BookShelf

 
 
 

Working at home and loving your life as an entrepreneur I Love My Life! A Mom's Guide To Working From Home, by Kristie Tamsevisius, Wyatt-MacKenzie Publishing, 2003, $19.95.

Spending more time at home with your family is a goal for many parents. Whether you have an idea but aren't sure where to begin, or wonder what type of business might work for you, Tamsevisius' book defines a clear path to starting a home-based business. The home-based business owner and mom reveals her secrets to guide other mom-entrepreneurs on their journey.

Running a successful home-based business takes more than just business savvy. Her book walks you through the process of turning your vision into a profitable venture. You'll get tips on balancing home and work, lowering your stress and creating more time for your family and friends.

Asking yourself what are your dreams, talents and interests is the first step. By starting small and making a list of five steps to get you started, you're encouraged to celebrate each time you achieve a goal. Potential entrepreneurs are encouraged to identify the biggest challenges to overcome and examine their personal beliefs to develop a new business.

From discovering your passions to creating a business plan that's right for you, this books offers loads of practical advice. It recommends visiting fraud prevention Web sites, choosing a name for your business that clearly identifies what you do and starting each work day with a clear work space. These steps lead mothers through the planning phase of business ownership.

She offers simple tricks of setting-up functional e-mail accounts that include automatic responders and a signature, and establishing a separate business phone line that can be tax deductible. This knowledge will help you gain confidence to take your business from the ‘start-up' phase to the ‘grown-up' stage.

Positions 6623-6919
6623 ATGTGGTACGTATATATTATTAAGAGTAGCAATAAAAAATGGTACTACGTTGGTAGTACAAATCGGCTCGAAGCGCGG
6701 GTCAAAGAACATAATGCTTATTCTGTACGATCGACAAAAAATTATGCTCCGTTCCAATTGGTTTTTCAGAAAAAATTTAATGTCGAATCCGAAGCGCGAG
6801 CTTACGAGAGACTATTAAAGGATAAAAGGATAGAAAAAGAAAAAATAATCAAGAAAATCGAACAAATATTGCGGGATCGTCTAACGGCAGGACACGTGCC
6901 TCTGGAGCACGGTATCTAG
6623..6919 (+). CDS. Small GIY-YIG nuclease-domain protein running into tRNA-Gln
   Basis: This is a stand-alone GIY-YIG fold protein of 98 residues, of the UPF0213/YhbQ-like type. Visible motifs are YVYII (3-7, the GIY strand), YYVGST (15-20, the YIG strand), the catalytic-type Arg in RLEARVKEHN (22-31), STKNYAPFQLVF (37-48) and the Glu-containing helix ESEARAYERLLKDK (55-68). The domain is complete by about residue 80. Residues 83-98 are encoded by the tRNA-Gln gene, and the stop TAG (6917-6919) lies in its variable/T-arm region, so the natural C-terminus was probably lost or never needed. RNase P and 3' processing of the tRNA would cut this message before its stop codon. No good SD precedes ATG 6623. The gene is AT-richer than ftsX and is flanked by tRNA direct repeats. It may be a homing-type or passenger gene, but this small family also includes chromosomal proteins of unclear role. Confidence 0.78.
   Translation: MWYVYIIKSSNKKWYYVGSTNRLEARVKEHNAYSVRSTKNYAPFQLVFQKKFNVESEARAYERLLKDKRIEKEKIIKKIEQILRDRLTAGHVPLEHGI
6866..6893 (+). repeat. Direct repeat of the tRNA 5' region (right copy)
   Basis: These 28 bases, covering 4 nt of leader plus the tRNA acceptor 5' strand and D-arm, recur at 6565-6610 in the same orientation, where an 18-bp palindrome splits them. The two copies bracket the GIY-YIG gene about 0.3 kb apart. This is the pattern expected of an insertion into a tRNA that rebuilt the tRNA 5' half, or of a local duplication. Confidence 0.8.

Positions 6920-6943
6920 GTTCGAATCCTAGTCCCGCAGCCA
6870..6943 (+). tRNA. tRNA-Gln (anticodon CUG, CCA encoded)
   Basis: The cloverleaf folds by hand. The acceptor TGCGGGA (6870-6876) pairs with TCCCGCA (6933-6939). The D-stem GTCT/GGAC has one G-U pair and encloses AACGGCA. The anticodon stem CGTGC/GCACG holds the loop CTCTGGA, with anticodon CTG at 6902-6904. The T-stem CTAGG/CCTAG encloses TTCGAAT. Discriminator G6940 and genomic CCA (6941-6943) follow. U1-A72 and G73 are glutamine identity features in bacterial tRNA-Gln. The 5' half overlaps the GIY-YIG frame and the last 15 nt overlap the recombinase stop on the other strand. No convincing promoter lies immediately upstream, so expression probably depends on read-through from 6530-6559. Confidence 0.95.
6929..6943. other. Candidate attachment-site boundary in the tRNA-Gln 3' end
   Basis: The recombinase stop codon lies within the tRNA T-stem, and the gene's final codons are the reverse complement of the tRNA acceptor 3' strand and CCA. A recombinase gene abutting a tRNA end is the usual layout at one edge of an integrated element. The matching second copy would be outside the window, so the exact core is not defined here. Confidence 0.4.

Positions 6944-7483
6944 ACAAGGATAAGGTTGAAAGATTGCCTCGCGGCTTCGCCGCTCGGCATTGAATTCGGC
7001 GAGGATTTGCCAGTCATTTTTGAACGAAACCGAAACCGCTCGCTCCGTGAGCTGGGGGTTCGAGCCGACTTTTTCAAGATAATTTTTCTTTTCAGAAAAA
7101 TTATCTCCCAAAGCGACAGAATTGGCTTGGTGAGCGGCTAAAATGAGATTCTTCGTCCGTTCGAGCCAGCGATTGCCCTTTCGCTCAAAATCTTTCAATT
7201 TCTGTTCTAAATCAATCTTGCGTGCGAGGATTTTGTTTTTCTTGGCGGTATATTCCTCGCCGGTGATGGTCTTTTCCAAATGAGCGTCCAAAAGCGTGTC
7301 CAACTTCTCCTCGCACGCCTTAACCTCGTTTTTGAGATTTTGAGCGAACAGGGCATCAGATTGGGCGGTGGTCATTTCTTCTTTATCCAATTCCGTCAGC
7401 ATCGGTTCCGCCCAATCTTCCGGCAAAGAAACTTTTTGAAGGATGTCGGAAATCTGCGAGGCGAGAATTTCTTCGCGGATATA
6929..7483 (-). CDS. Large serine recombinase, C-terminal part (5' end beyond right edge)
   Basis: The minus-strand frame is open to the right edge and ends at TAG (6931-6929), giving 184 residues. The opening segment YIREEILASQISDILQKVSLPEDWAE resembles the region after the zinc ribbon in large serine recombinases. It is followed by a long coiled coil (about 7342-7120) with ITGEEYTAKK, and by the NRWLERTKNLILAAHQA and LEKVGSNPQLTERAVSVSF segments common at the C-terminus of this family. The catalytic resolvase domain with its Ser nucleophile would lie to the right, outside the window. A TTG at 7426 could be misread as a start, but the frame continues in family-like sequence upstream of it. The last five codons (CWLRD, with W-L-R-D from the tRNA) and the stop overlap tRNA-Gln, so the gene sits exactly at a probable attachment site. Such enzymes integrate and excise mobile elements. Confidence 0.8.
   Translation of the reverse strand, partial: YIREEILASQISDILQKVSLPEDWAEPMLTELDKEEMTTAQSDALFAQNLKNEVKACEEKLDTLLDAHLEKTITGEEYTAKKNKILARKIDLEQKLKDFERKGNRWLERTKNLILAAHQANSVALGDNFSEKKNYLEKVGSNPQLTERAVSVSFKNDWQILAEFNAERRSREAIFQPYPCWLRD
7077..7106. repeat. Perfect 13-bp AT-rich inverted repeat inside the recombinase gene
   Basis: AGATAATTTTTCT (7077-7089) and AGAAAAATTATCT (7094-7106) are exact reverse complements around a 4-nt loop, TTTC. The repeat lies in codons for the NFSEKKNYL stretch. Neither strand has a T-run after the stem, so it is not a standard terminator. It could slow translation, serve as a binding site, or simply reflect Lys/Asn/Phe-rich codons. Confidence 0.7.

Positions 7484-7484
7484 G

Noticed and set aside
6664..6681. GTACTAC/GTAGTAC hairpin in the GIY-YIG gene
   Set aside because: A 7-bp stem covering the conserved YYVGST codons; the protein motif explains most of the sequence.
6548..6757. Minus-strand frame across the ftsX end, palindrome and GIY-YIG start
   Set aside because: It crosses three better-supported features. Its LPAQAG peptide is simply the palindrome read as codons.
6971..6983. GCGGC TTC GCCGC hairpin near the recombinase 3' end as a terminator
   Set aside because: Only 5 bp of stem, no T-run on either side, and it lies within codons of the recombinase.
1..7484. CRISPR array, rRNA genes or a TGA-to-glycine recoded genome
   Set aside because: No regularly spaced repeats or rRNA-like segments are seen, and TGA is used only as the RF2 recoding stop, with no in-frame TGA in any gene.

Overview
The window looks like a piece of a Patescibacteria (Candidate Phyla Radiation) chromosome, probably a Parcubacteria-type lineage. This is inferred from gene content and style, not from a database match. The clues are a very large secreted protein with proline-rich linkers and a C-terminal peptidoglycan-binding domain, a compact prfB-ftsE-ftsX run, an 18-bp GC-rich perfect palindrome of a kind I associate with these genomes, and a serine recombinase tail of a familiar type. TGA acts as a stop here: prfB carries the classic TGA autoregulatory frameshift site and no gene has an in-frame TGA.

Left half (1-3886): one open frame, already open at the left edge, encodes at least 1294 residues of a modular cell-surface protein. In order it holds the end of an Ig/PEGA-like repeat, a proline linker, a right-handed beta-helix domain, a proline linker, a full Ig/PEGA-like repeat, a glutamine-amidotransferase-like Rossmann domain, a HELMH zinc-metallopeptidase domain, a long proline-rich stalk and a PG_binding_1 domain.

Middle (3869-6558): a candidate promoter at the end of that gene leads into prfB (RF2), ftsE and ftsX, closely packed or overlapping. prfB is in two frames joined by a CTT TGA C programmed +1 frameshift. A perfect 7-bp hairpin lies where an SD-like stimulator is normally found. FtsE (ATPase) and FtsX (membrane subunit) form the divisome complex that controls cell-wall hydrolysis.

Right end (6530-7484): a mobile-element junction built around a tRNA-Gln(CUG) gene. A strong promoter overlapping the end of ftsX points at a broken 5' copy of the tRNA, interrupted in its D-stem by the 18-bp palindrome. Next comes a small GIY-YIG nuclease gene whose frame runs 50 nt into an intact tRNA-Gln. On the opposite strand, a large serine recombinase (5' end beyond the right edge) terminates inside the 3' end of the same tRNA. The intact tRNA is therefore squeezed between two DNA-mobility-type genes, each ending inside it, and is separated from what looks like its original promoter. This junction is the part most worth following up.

You'll also learn time management tricks, such as creating a log of your daily activities and calculating how much your time is worth, to help you make solid decisions. The book also offers a wealth of other resources on the Web and in print form to help you realize your dream of becoming a business owner.

This empowering book is the open door to freedom from the traditional 9-to-5 work day. Gina Roberts-Grey

A comprehensive guide for parents of young athletes The Young Athlete: A Sport Doctor's Complete Guide for Parents, by Jordan D Metzl, MD with Carol Shookhoff, Little, Brown and Co., 2001, $14.95.

Dr. Jordan Metzl has done an outstanding job of developing a complete guide for parents of young athletes.

Metzl uses anecdotes as well as medical references to help parents with difficult subjects. He describes the role of the parent in the young athlete's life and more importantly, discusses when the involvement of a parent or athlete has reached the point of being unhealthy.

He offers recommendations to parents who are unhappy with coaches or even other parents who are attending games. He also gives recommendations on nutritional guidelines, number of hours of training, and pre-season exercise regimens that are appropriate for the young athlete, hopefully ensuring healthy participation.

Through his various experiences, Metzl describes situations a parent may face with their young athlete and gives sound, appropriate advice. The book concludes with a discussion of assorted sports injuries common to young athletes. Metzl covers important subjects such as concussion, ACL injury, Little Leaguer's elbow, and the female athletic triad-a potentially devastating problem seen in competitive young female athletes.